The second section examines the issue of concussions and brain damage in some detail, including consideration of the degree to which gloves and headgear do—or don’t—make one safer. The reader gains great insight into the mechanics and neuroscience of a knockout. While the majority of the section offers advice for those engaged in combative sports, the last two chapters take a bit of a turn. The first of these two deals with the myths perpetuated by Hollywood—which, let’s face it, is the source of most people’s information on what combat is. Debunking the notion that a person who gets shot is always and everywhere instantly incapacitated is a central theme this chapter. The last chapter deals with the issue of pseudoscience in the martial arts, and the insanity of believing one can defeat an opponent with chi (also qi, or—in Japanese Romanization–ki) or mind power alone. These last two chapters seem like a turn from the main theme of the book, but they do stay under the umbrella of the martial arts through a scientific lens.

While this is a book about science, it’s readable even for an educated non-scientist. All the math is put in boxes that the reader can opt to skip, or to follow, depending upon his or her comfort level with equations. There is no complex jargon, nor any incomprehensible concepts. The physics is largely high school level Newtonian mechanics.

Diehard believers in the supernatural or pseudo-scientific conceptions of the universe should be warned that this isn’t the book for you unless you like your sacred cows flame-broiled. You won’t learn about chi (qi) in this book except to be reminded that it’s a make-believe concept.

I’d recommend this book for those who are interested in how science can be applied to the martial arts or human movement more generally. It’s short, readable, and offers some interesting food for thought.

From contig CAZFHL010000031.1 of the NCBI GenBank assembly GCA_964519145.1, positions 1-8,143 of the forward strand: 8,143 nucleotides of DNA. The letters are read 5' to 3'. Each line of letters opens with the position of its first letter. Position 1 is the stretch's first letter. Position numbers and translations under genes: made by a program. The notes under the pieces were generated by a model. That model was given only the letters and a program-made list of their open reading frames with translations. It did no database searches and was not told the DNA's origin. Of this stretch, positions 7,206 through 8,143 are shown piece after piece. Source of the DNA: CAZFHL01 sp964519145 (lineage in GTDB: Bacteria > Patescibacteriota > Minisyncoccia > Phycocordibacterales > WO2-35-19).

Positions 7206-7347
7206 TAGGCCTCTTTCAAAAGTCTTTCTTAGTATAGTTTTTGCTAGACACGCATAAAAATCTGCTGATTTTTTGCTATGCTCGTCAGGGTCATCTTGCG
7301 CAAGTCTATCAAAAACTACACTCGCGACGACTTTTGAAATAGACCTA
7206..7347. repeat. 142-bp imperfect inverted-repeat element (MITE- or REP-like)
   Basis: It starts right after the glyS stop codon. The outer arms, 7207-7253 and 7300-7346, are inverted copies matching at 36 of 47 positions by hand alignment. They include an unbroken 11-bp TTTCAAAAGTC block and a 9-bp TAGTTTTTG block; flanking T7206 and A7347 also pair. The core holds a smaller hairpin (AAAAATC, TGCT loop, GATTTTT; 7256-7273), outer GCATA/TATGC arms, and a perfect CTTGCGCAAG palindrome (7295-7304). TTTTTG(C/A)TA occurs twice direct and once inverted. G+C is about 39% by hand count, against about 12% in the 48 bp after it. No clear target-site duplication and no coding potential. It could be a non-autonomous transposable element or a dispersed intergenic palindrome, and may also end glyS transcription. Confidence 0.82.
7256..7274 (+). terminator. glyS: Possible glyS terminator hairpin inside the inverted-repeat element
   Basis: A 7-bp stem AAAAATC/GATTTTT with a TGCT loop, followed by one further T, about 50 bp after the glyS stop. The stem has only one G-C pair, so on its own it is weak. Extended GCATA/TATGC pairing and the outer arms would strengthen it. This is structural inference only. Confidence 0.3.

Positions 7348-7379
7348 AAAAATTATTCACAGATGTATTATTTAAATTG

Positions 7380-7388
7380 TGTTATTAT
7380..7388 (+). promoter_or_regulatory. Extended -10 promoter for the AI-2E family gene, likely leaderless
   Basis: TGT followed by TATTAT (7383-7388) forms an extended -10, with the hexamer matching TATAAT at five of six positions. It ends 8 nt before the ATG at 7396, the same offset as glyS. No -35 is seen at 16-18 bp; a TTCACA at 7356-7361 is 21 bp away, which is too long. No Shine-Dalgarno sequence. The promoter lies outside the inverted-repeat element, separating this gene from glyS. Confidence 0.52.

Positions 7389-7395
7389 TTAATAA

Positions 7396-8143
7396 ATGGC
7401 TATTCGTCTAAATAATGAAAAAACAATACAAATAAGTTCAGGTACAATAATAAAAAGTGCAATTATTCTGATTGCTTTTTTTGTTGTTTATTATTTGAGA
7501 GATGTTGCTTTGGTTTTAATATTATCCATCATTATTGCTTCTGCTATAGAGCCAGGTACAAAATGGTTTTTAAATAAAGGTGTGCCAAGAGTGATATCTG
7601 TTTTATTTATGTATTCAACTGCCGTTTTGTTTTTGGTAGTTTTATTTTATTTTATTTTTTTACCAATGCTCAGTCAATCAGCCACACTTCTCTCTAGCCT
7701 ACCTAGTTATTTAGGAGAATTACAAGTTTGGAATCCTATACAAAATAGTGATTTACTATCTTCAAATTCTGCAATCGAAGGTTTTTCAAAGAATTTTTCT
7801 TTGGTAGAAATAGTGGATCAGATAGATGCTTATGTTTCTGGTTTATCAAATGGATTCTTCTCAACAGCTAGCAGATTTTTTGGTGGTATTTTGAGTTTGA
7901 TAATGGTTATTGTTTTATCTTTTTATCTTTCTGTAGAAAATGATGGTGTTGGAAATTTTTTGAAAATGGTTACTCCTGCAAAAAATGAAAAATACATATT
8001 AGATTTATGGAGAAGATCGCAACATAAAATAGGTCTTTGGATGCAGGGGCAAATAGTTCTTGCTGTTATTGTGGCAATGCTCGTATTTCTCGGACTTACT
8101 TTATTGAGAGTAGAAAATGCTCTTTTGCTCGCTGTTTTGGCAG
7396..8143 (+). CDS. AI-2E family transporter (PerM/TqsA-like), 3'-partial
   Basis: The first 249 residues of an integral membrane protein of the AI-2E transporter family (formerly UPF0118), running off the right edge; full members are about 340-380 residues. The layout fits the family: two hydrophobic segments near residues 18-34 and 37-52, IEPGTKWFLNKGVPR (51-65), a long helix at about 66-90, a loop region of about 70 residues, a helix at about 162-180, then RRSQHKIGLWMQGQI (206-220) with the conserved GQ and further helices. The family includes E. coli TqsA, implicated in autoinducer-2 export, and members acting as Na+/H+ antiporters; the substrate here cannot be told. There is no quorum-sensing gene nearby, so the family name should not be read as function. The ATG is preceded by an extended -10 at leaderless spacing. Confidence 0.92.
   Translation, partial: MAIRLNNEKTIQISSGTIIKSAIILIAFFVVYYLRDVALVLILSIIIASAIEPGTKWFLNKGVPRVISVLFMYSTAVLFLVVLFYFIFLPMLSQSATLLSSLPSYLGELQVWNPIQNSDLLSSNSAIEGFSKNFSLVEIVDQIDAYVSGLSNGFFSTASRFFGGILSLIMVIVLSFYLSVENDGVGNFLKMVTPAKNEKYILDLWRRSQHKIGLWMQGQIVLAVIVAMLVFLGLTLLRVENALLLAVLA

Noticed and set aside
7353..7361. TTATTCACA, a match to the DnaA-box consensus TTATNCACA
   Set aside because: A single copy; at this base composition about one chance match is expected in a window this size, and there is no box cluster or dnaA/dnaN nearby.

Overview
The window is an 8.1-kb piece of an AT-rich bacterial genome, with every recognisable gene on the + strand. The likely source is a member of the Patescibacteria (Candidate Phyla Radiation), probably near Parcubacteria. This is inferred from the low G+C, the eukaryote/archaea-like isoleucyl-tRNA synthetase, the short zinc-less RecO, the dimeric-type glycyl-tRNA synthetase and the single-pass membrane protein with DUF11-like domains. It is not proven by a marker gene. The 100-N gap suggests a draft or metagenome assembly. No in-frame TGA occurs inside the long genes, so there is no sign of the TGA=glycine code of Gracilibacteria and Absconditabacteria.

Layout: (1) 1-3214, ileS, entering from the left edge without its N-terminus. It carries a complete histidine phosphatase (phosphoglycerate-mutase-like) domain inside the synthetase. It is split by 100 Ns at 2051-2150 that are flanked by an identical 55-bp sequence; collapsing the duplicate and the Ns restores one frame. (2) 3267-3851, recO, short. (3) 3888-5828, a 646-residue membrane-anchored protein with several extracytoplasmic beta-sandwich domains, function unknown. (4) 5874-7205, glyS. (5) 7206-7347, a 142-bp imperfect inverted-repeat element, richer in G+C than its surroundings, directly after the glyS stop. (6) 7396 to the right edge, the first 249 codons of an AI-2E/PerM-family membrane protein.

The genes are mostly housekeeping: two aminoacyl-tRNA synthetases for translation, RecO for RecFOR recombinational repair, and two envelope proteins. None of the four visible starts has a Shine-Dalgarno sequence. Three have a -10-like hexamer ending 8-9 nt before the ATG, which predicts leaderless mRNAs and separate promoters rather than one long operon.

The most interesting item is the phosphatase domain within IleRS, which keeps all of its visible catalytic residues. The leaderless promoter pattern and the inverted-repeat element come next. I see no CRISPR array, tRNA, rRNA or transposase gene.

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Dueling Mantras: Competing Tactical Tenets in Martial Arts

There are many rules of thumb that are used to convey useful generalizations to martial arts students. One that I’ve heard for years is:

“Use as big a movement as you have time for.”

The idea is that big movements are more powerful and, thus, more likely to be effective in damaging/dissuading the opponent–if they land. Big movements use major joints and muscle groups, and allow one to put one’s body-weight into the target. There is, of course, a trade-off that’s recognized in the latter part of the tenet, and that’s that big movements are slower movements and slower movements are less likely to succeed. (i.e. One needs to streamline one’s big movements.)

Like any generalization, this tenet can be valuable only as long as one recognizes where its truth falters. I think this rule of thumb is great as long as the student does sufficient sparring / randori (after they’ve learned the basics.) If one doesn’t (e.g. if one only practices forms,) one can easily develop a false impression of how much time one has against an opponent who doesn’t practice the same art–and how big a movement one can make work. In other words, one’s enemy may dance about pummeling one about the head and neck as one lunges with big (futile) movements.

The aforementioned tenet isn’t the only way of looking at the question of whether to favor big (long/slow) or small (short/fast) movements.

One might also suggest:

“Use as small a movement as will sufficiently damage the opponent.”

Again, there’s a trade-off. While small movements offer relatively high odds of success–they are hard to see and counter–they aren’t as likely to achieve a much sought-after coup de grace (meaning a fight-ender, not necessarily a killing blow.) The risk one faces if one follows this second tenet too blindly and without sparring is becoming extremely fast while unable to punch one’s way through a wet paper sack. This is kung fu movie style martial arts, very impressive to look at but not so so effective in a combative sense.

I would argue that one should take advantage of any opportunity to deliver substantial damage with small movements (quadrant IV of the first graph), but be aware that these opportunities don’t grow on trees. How does one defy the trade-off? As an example, I have found that moving an elbow into the line of attack of an incoming limb can destroy said limb’s effectiveness briefly, offering one an exploitable opportunity. This is extremely hard for the opponent to see and respond to once they are committed to an attack.

 

Size v Damage

 

So the ultimate question is whether one favors big/slow/low probability/high consequence movement over small/fast/high probability/low consequence movements. As per my second graph I would suggest one finds a way to employ tactics that are as close to quadrant II as possible, while realizing they’re a tall order in a combative situation.